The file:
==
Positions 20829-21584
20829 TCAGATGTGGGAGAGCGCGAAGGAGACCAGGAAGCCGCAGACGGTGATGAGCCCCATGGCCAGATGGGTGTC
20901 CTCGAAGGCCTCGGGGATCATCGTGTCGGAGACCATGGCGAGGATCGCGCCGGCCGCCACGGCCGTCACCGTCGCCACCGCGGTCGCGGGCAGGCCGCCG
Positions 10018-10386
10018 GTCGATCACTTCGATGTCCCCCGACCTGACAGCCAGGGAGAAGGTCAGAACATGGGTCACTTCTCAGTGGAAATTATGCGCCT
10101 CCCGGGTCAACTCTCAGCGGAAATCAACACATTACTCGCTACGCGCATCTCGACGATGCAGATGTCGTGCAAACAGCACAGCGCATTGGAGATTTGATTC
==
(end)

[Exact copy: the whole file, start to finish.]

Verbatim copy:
Positions 20829-21584
20829 TCAGATGTGGGAGAGCGCGAAGGAGACCAGGAAGCCGCAGACGGTGATGAGCCCCATGGCCAGATGGGTGTC
20901 CTCGAAGGCCTCGGGGATCATCGTGTCGGAGACCATGGCGAGGATCGCGCCGGCCGCCACGGCCGTCACCGTCGCCACCGCGGTCGCGGGCAGGCCGCCG
Positions 10018-10386
10018 GTCGATCACTTCGATGTCCCCCGACCTGACAGCCAGGGAGAAGGTCAGAACATGGGTCACTTCTCAGTGGAAATTATGCGCCT
10101 CCCGGGTCAACTCTCAGCGGAAATCAACACATTACTCGCTACGCGCATCTCGACGATGCAGATGTCGTGCAAACAGCACAGCGCATTGGAGATTTGATTC